Who do Odessa barbs live with?

Odessa barbs are social fish that can reside peacefully with their tank mates. In the wild, they are found in large homogeneous groups containing fish only of their own type. However, in an aquarium, if they are not kept in a group of at least five Odessa barbs, they might turn a bit aggressive towards their other tank mates. Their most compatible tank mates include different species of tetras, corydoras catfish, or other barbs. Their tank mates should be equal in size or smaller to them.  

How long does an Odessa barb live?

Odessa barbs have a very short lifespan and can only live up to five years in the wild. However, under good care and a healthy environment, a captive fish can exceed its lifespan by one year or more, but that is very rare.  

How do they reproduce?

Reproduction in these fish is not very difficult. In captivity, it is better to use a separate, heavily planted breeding tank for these freshwater fish. The females who are ready to spawn look should be transferred to the breeding tank along with multiple males at night. They are transferred in small groups of males and females since determining pairs in them is difficult. The number of males should be twice that of females. The females choose their mating pairs quickly and move to a more private place covered with plants with the male Odessa barb. Spawning takes place the following morning and lasts for around four or five hours. The females have a litter size varying between 150-200 eggs. The female scatters the eggs throughout the aquarium and lays them in batches of 20. The males follow the females and fertilize the laid eggs. The responsibility of the males and the females ends with fertilizing all the batches of eggs. The parents should be moved immediately after the fertilization process ends as Odessa barbs are infamous for eating their own eggs. The eggs fall on plant blades which prevent them from cracking. The baby fish starts to swim after one day. During this stage, the fry can easily feed on small and new brine shrimp, and as they grow old larger shrimps are added to their diet.  

What is their conservation status?

They are relatively less popular than the other relative barbs. As a result, the IUCN Red List could not enlist them under any specific status of their conservation. Very little is known about the pattern of their population.

Odessa Barb Fun Facts

What do Odessa barbs look like?

Odessa barb is tropical water fish.

The Odessa barbs (Pethia padamya) are a strikingly beautiful species of freshwater fish that flaunts a simple, colorful body. The male Odessa has a brighter body as a result the male looks more stunning and attracts more aquarists. They have an oval-shaped body that is elongated and depressed at both ends. The males have slimmer bodies while the females are a bit rounder with more meat towards their belly. The body color of the fish varies from light brown to beige. Along the side, a bright red stripe is seen. This stripe runs throughout the length of the body starting from the eyes to the caudal fin. The males have red eyes with a black streak that runs through the middle of their eyes. The dorsal fin, pelvic fin, and anal fin in the males appear semi-transparent with a yellowish-green coloring. At the base of the tail fin and the pectoral fins, two distinctive black spots are present. These black spots are more defined in males than females. The female fish have a more defined silver abdomen than the males. A single black spot in females is present at the base of the dorsal fins but it is fainter than the male. Along the length of the fins, incomplete black rays are present. From a distance, the body of the fish looks semi-translucent with a bright red center portion.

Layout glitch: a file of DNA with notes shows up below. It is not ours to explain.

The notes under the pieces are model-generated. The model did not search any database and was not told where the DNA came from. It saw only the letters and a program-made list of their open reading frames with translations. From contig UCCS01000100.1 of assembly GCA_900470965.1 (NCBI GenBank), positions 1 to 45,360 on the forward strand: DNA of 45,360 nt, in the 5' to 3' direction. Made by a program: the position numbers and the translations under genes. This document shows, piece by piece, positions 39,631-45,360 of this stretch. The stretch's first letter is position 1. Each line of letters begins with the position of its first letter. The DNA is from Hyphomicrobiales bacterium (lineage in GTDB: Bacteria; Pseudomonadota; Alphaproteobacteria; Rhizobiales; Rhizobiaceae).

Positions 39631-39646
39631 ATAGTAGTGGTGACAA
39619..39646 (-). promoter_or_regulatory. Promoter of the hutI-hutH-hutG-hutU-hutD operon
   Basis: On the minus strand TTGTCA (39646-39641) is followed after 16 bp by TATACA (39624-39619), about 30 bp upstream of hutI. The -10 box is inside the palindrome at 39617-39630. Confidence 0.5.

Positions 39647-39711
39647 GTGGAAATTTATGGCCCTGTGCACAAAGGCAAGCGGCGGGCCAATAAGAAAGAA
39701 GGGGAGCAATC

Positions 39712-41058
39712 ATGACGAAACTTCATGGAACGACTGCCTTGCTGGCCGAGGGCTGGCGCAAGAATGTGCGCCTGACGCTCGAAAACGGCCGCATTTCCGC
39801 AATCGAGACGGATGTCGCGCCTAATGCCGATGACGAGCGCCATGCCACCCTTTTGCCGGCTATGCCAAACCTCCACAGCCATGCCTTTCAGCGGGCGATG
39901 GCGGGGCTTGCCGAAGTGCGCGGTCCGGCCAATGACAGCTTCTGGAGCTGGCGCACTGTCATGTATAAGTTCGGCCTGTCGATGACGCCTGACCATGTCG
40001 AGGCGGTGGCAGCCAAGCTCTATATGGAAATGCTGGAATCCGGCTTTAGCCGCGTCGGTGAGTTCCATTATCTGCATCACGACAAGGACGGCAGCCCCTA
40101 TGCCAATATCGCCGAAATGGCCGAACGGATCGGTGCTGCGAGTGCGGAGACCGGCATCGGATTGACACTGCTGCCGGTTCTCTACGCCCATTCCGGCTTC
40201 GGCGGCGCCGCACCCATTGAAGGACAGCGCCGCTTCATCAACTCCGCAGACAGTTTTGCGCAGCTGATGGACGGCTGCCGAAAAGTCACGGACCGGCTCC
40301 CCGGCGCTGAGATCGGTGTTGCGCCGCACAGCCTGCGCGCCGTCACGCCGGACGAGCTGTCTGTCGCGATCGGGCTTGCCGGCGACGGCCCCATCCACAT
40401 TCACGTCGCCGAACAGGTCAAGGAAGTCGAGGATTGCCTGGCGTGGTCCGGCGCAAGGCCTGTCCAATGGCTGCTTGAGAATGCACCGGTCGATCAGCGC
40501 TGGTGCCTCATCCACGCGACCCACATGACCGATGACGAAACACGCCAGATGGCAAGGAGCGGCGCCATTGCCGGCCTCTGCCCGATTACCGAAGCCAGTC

How cute are they?

The small tank fish species are very cute and adorable. Their unique, big, reddish eyes melt the hearts of all aquarists.

How do they communicate?

Like all fish, the Odessa barbs use scent, sound, electrical impulses, and vision to communicate. Communication in fish is helpful for navigation as well as during reproduction.

How big is an Odessa barb?

Odessa barbs are small freshwater fish and their length varies between 2-3 in (5-7.5 cm). There is not much difference between the male and the female Odessa barb size.

How fast can an Odessa barb swim?

Odessa barb fish is a fast and active swimmer. They enjoy swimming in fast-flowing waters in the wild and accordingly the tank should be set up in such a way that they have enough space to swim.

How much does an Odessa barb weigh?

The exact weight of Odessa barbs is approximately 0.8 lb (0.4 kg) but due to their small body, they are assumed to be lightweight fishes.

What are their male and female names of the species?

The male and the female fish species do not have any particular name. Both of them are collectively called Odessa barbs.